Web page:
Doctors for the Environment Australia along with health professionals from around the country have joined together outside Commonwealth Bank Head Office in Sydney today to publicly demonstrate their opposition to Adani’s Charmicheal mine. The action proceeds next weeks board meeting, at which they are urged to rule out funding the Adani Carmichael mega-coal mine.

“Coal dust causes silicosis” says Lynn Seville from the NSW Nurses and Midwives Association, “And we know that the coal mines have been very, very badly managed from work health safety perspective, and they are already showing higher incidences of silicosis as a result of coal mining in Queensland because of the work health safety being so poor.”

“I feel as a health worker, I am compelled to speak out against the Adani mine. The Adani mine is a dereliction of duty and governance by both the major parties. Governments have a fundamental responsibility to do the best for our communities. What this mine represents is the negligence of the government to look forward to developing renewable energies and supporting renewable technologies.”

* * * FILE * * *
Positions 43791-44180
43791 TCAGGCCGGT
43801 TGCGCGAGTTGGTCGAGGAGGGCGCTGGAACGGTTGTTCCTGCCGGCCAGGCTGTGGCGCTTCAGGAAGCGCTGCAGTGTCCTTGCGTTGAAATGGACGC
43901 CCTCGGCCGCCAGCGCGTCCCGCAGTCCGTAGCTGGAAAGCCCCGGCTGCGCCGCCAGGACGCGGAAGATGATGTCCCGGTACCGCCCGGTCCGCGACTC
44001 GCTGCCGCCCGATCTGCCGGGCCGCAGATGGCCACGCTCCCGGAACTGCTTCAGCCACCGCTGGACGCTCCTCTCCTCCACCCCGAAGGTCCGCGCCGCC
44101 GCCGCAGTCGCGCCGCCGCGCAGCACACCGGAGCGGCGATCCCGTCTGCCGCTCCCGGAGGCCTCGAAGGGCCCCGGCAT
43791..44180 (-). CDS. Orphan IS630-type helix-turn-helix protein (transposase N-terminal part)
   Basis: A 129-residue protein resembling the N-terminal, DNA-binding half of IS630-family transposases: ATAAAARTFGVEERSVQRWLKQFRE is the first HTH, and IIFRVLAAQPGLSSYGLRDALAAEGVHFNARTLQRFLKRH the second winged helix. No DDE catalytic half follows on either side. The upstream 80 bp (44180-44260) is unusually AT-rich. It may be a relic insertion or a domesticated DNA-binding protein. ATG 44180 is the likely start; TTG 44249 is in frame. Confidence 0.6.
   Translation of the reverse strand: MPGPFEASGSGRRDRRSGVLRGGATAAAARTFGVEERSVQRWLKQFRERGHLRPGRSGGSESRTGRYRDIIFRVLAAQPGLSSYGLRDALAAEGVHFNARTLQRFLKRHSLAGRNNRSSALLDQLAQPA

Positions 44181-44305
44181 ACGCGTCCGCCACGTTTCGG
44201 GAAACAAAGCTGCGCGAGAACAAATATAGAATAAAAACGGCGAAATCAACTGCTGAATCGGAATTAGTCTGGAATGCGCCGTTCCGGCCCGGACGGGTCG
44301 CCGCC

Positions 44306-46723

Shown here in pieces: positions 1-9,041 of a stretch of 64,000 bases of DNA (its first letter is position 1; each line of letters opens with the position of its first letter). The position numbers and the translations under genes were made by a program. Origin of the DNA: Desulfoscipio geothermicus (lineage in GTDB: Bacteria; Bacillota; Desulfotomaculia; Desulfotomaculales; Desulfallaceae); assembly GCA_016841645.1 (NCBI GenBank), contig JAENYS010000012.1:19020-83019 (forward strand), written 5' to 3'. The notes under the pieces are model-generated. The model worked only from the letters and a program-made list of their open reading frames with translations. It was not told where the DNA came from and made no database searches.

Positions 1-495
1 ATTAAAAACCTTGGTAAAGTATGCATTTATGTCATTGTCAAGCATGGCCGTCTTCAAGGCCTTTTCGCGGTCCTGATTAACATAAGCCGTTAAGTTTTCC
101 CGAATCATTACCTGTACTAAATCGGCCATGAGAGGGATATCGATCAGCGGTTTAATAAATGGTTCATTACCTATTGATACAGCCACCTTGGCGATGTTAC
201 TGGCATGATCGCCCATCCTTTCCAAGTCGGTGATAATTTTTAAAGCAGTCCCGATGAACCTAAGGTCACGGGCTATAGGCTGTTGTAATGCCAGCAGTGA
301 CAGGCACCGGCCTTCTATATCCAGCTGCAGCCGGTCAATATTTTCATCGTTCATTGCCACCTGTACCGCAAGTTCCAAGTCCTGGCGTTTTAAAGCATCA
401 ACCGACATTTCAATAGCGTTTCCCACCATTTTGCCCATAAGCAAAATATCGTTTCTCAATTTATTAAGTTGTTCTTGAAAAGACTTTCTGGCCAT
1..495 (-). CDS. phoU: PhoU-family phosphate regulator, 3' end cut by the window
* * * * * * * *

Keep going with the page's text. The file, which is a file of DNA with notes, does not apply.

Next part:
With recent cases of black lung presenting in QLD, doctors, nurses and health professionals are concerned not only about the immediate impacts of coal on health, but also the massive impacts on climate change and also the effects of air pollution from mining, transporting and burning this coal.

Newcastle Rheumatologist and Chair of Doctors for the Environment, Dr John van der Kallen stated, “I see this as my duty to be here today. My reason to be here today is to protect my family, my friends and my patients, because what we do now is going to have significant impacts on their futures.”

The burning of coal emits hazardous air pollutants, including particulate matter, sulphur dioxide, nitrogen oxides, carbon dioxide, mercury and arsenic. Australia has one of the most carbon intensive and polluting electricity supplies in the world, with around 80% of electricity generation coming from coal.

For more information on health and coal visit Doctors for the Environment Australia